2004 American Tradition
2007 GMC Acadia
Homebase: Ocala National Forest, FL

MTRancher

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Re: Gas Mileage Pulling A 5th Wheel
« Reply #3 on: October 22, 2005, 09:32:16 PM »
Currently I drive a 2003 Ford F350 with a 7.3 Powerstroke Diesel; manual 6spd transmission; manual 4 wheel drive with hubs that completely unlock and a 4.10 axle. I've installed the Banks 4" exhaust; Banks temp and turbo gauges; a Banks chip on powerlevel 3 and a True Flow Air filter. Oh, and the truck is a crew cab, long bed. My 5th wheel is a 2004 Fleetwood Wilderness; mid profile; 29 footer with a GVWR of 9870 and I imagine it weighs all of that by the time we load it.
Mileage for the truck is 18 -- 20 mpg around town and on the highway if I keep it under 2000 RPM's; which equates to 67-68 mph.
If I go 75 to 80 mph it drops to 15 and at 55 it raises to 22 mpg.
With the trailer I average around 13 mpg. I've been as low as 9 when I crossed Oregon with a headwind and was trying to make time doing about 73. Best I've done is 16 mpg an that was driving 55 mph but in mountainous conditions. As mentioned earlier, speed/engine rpm's play a huge role in your mileage. A friend of mine with basically the same set up other then an automatic transmission gets 12 empty and 8 with a trailer; but he has his foot in it all the time and can't drive slow.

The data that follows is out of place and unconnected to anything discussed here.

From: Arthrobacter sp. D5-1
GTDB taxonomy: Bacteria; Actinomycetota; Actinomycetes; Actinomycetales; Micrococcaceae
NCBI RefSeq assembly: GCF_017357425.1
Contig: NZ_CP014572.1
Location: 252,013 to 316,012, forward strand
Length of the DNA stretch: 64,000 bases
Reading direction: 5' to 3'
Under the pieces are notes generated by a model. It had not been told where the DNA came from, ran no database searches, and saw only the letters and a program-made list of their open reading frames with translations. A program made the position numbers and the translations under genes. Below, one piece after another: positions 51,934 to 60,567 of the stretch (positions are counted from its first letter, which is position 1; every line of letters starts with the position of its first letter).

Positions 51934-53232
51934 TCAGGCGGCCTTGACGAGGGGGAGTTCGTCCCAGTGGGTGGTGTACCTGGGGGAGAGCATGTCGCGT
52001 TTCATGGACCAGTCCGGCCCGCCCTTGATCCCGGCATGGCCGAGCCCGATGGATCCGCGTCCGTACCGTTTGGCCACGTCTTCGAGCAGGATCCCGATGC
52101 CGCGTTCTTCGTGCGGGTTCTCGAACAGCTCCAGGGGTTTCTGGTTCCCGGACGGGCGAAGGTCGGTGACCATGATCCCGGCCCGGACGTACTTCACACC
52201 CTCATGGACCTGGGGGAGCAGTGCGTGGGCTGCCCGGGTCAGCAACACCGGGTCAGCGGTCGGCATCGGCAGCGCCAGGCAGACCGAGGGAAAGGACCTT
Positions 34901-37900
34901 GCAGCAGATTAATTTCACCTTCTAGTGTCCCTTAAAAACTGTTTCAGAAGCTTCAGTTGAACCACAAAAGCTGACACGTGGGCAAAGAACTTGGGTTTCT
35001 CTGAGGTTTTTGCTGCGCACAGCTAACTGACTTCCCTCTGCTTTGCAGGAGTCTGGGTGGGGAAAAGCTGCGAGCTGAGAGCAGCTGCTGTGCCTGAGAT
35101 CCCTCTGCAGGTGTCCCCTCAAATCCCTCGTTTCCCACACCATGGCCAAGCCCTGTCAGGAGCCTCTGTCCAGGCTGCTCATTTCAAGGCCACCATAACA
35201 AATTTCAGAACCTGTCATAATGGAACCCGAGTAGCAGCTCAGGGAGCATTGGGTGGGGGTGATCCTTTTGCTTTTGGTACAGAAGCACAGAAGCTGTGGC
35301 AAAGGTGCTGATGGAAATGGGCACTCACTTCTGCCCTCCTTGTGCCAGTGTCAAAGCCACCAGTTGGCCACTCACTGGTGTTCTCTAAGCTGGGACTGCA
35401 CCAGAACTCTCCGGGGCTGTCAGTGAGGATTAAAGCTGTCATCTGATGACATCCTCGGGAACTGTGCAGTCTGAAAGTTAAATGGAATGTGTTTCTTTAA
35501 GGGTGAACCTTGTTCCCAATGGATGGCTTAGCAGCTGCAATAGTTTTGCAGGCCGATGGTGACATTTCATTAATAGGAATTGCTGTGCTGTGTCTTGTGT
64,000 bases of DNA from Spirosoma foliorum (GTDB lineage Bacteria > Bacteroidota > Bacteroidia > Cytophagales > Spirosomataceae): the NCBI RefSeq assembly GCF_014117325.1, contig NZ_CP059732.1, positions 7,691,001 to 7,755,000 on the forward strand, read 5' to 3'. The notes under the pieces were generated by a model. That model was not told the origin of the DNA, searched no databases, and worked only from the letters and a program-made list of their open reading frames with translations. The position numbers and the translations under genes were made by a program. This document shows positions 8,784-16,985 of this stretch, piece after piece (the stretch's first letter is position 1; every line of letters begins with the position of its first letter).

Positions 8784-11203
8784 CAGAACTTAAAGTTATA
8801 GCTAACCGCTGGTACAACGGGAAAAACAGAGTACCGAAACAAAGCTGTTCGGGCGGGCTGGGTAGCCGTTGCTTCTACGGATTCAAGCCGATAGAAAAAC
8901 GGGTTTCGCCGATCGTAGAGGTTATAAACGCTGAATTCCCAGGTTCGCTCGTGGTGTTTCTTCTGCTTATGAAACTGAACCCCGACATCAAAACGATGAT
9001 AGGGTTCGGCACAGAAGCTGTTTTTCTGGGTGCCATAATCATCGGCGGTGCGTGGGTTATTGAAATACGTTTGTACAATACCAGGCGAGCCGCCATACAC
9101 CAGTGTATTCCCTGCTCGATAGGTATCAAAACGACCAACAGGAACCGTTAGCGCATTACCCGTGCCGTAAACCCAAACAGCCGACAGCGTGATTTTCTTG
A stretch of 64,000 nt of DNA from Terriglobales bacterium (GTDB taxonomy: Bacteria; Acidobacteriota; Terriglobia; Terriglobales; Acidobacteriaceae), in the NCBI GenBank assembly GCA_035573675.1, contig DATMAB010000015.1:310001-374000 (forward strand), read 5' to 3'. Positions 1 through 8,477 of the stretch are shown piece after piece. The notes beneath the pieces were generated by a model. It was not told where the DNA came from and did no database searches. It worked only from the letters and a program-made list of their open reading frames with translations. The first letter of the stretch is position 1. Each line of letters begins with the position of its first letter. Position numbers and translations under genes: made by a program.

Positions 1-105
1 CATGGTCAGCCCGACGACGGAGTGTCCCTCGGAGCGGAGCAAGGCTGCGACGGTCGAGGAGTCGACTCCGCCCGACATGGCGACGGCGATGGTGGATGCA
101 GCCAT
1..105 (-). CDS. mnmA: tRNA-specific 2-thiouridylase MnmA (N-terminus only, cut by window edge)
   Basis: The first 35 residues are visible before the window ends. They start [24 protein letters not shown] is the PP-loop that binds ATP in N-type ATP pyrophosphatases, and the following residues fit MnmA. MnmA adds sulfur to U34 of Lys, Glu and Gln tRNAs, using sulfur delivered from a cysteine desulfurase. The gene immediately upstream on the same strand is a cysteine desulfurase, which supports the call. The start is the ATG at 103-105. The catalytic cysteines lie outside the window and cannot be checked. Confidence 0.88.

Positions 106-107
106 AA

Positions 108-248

With all I've done to the truck I would recommend the exhaust and the True Flow Air filter. Those two additions raised my mileage the most after installation. Whatever you do; if you decide to add power chips or programmers, put the gauges on first so you can see what you are doing to your engine.
Hope this helps.

edjunior

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  • Roman Forest, TX
Re: Gas Mileage Pulling A 5th Wheel
« Reply #4 on: October 22, 2005, 09:45:55 PM »
Whatever you do; if you decide to add power chips or programmers, put the gauges on first so you can see what you are doing to your engine.
Hope this helps.
Hey Rancher, what guages are you talking about?  How hard are they to install?
Ed.....KF5INW
2011 F-250 XLT, 6.7L PSD
2010 Forest River Wildcat 28RKBS
"I thought I was wrong once, but I was wrong!"

wilde

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Re: Gas Mileage Pulling A 5th Wheel
« Reply #5 on: October 23, 2005, 12:29:05 AM »
I know only what I have heard my husband say. We have a 2004 GMC duramax diesel and pull a 27' 276 Cougar fifth wheel 2006 model. My husband drives and we get 14.2 miles per gal of diesel. This is our third GMC and we are not sorry. Our running partners have a beautiful Ford Power Stroke diesel, It is in the shop with only 40000 miles and its been there a month, no one knows what is wrong with it. He is trading it in tomorrow as is. I believe its a 2003 model. Oh yes we also have an allison transmission if that is any help. Good Luck  L wilde

MTRancher

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Re: Gas Mileage Pulling A 5th Wheel
« Reply #6 on: October 23, 2005, 01:13:11 PM »
Jr